According to Brooks (and various scholars), we’ve all learned to think of seeing and imagining as entirely separate things.  But they aren’t.  Neuroscientists are finding that the brain structures and processes involved are much the same for both.  That is, from the perspective of the internal physical operation, we can’t reliably distinguish between seeing and imagining.  Seeing may be believing, but believing may also be seeing.   

Similarly, the distinctions that we draw between brain and body, between memory and experience, and between reason and emotion are nowhere near as clear and clean as most of us have assumed.  Indeed, it may not be possible to box off any half of these pairs as independent.  Like yin and yang, they are starting to look interdependent.

Even starting to think about these ideas may be disorienting, since we’ve long understood these distinctions to be rock solid.  But they may explain some widespread-but-wrong notions.  With this new perspective, we can start to understand how some people can truly believe that covid vaccines are dangerous, a newly fertilized egg is fully human, scientists are lying about climate change, and a liberal cabal is trying to take away personal firearms and legalize child abuse.

It’s probable that we all have sincere beliefs that have no basis in reality, though some of us seem to have a bigger collection.  When we’re part of communities with extreme views and bombarded with media that confirms our biases, we can dig into some sad and dangerous positions.  

There’s no simple solution here, I’m afraid.  But I find it helpful to remember that we’ve all got imperfect brains, and even the kookiest of us is not entirely personally responsible for his or her terrible ideas.  Also, people do sometimes change, and might one day be grateful for our helping them to change. 

Alaska natives, more bears, and Safina’s Becoming Wild

At Brooks Falls

These are in many ways dark and difficult times for both humans and other animals.  Humans get most of the headlines, so I’m focusing here on other animals.  I’m still processing my recent experiences with brown bears in Alaska, and still working my way through their pictures.  Some of these moments were shocking, and some were wonderfully peaceful.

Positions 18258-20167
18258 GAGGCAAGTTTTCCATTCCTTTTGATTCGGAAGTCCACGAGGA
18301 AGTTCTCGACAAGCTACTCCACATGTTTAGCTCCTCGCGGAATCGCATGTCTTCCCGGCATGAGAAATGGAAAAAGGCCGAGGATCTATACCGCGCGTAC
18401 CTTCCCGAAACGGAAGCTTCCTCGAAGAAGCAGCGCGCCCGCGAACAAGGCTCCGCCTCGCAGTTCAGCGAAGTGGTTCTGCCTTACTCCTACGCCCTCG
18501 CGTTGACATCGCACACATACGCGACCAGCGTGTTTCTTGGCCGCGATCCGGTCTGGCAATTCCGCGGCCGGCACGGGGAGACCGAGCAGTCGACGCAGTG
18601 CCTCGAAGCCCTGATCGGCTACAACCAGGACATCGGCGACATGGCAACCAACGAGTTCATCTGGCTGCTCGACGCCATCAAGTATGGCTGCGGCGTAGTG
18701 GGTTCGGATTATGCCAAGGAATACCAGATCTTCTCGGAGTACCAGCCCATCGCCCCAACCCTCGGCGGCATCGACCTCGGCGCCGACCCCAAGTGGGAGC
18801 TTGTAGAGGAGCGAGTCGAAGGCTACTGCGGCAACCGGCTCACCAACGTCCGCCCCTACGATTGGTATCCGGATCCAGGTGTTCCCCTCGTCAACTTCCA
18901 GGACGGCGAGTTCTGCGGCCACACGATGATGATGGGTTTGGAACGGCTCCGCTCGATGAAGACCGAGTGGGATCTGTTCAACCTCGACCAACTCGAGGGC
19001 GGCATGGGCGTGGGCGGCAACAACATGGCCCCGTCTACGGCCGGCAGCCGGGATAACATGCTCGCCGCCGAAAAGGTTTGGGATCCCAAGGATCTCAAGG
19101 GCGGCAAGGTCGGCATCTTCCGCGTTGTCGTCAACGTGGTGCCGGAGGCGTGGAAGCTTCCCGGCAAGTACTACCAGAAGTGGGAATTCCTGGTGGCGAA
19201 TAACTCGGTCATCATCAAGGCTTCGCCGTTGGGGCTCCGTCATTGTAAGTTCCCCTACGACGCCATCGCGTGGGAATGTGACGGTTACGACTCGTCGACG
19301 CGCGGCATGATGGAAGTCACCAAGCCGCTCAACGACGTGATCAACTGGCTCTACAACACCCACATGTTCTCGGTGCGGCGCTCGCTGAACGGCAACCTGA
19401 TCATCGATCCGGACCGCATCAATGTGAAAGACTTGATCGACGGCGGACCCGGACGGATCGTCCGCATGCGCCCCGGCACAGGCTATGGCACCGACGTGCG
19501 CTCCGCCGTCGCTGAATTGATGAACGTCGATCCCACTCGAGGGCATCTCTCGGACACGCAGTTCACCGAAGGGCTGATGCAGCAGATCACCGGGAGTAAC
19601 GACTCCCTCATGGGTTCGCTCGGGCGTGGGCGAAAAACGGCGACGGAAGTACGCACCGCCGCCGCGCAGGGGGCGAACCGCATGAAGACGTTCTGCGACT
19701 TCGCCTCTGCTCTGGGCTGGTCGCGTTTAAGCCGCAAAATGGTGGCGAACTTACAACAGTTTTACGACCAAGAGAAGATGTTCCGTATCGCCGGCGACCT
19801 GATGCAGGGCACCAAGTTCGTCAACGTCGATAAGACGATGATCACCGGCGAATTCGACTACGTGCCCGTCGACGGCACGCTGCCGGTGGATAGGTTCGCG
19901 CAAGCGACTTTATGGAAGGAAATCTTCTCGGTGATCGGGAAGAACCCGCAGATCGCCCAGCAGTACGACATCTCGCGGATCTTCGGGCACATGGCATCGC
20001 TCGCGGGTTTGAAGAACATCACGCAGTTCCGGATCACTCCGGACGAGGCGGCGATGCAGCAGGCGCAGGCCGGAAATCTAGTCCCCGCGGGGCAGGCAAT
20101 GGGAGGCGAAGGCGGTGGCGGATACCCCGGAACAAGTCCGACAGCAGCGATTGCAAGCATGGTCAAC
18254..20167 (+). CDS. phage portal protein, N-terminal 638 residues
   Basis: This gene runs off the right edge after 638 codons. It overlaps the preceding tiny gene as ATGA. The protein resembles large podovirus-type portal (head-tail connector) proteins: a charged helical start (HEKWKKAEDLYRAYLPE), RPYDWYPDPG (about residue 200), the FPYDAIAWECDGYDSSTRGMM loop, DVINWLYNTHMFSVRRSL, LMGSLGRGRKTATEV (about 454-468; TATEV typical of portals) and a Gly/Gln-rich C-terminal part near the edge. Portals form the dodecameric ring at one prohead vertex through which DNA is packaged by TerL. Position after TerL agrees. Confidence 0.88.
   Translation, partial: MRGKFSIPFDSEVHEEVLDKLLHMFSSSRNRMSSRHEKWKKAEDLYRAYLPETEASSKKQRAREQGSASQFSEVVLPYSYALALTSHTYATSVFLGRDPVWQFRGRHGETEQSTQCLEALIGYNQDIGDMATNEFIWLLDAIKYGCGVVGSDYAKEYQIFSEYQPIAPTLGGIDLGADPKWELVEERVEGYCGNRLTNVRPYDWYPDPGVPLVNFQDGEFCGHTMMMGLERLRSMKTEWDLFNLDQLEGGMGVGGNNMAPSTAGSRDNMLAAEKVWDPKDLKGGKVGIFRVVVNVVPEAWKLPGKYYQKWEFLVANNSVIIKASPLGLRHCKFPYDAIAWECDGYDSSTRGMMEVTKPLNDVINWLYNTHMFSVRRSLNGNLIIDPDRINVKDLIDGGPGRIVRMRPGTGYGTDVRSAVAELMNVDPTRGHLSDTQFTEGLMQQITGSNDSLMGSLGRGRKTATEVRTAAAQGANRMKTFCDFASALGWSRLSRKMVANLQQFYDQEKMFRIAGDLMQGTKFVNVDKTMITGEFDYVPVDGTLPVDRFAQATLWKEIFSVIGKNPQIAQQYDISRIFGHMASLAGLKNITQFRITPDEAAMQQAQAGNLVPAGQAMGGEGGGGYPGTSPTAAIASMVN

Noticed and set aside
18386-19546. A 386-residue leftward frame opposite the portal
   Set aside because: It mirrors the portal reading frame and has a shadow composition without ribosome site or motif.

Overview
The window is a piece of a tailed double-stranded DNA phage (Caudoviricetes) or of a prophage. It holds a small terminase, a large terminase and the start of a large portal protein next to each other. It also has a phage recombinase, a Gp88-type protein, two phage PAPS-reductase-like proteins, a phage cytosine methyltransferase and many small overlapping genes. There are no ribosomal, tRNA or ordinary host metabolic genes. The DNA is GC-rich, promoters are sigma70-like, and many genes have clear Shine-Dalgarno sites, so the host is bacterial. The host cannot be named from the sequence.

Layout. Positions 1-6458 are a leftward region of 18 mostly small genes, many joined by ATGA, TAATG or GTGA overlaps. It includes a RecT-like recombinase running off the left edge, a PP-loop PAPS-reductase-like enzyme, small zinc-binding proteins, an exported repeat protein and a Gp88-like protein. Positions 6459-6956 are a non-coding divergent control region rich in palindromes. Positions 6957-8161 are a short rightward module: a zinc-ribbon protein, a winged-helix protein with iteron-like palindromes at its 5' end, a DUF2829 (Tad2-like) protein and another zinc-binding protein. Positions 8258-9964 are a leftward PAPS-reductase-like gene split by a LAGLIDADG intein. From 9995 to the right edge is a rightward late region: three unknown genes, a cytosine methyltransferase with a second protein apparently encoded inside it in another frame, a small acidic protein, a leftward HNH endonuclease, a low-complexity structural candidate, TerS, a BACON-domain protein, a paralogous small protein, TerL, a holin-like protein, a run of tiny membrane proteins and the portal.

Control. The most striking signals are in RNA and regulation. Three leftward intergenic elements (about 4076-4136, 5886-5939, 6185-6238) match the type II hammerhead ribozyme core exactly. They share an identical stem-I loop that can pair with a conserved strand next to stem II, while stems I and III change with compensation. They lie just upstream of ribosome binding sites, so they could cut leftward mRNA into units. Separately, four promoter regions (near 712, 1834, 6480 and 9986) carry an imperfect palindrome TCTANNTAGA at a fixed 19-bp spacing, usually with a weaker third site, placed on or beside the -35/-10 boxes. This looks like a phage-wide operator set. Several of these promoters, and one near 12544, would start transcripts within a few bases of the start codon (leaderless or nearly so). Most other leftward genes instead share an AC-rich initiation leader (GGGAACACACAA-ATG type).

Also, when I was in Anchorage, I learned a bit about the native Alaska cultures.  I discovered that there’s no single simple story, but a lot of complex and still evolving stories.  At the Alaska Native Heritage Center, I took a tour and got an overview of the many distinct indigenous groups with their own languages, customs, and cultures.  

A disagreement near Brooks Falls

At the Center, I  got a taste of traditional music and dance, and the various kinds of houses and tools that the different groups used.  The music used drums and voices (no other instruments) along with choreographed dance to tell stories.  The music was not my preferred style (lots of close repetition), but I was glad to know that native Alaskans made and enjoyed music.

I also enjoyed the Anchorage Museum, which had exhibits of traditional crafts and documentary videos about native village life.  It turns out that there were quite a few different strategies for surviving and creating community in pre-industrial Alaska.  

In addition to coping with the harsh reality of their climate, when Europeans arrived, the indigenous people got horrific epidemics, violence, and oppression.  And native communities have many serious problems today, including poverty and substance abuse.  But the fact that these cultures weren’t entirely destroyed is strong proof of their fortitude and resilience.

I’m certain I only scratched the surface of Alaska cultures, and have a lot to learn.  But one thing I definitely got:  the term Eskimo has a lot of baggage, and is considered by many a nasty slur.  As a schoolboy, I was taught that the word referred generally to the native people of Alaska.  But like a lot of my early lessons on other cultures, this was both wrong and misleading.  Some Alaskan natives still use it to denigrate other Alaskans, but probably the best course is to avoid the term. 

Cubs get a swimming lesson at Katmai Preserve

I’ve been reading more of Carl Safina’s new book, Becoming Wild:  How Animal Cultures Raise Families, Create Beauty, and Achieve Peace.  As in his previous book, Beyond Words, Safina teaches about the abilities and accomplishments of different animal communities.  Beyond Words concerned elephants, wolves, and killer whales, while Becoming Wild focuses on humpback whales, macaws, and chimpanzees.  

For these various creatures, Safina pulls together recent scholarship as well as his own observations.  At times it drags a bit, but there are moments of great beauty and insight.  Safina shows that these non-human animals have personalities, communities, and cultures, and their lives have inherent value.  This is message is not complicated, but directly contrary to what most of us were taught, and it takes time to get it.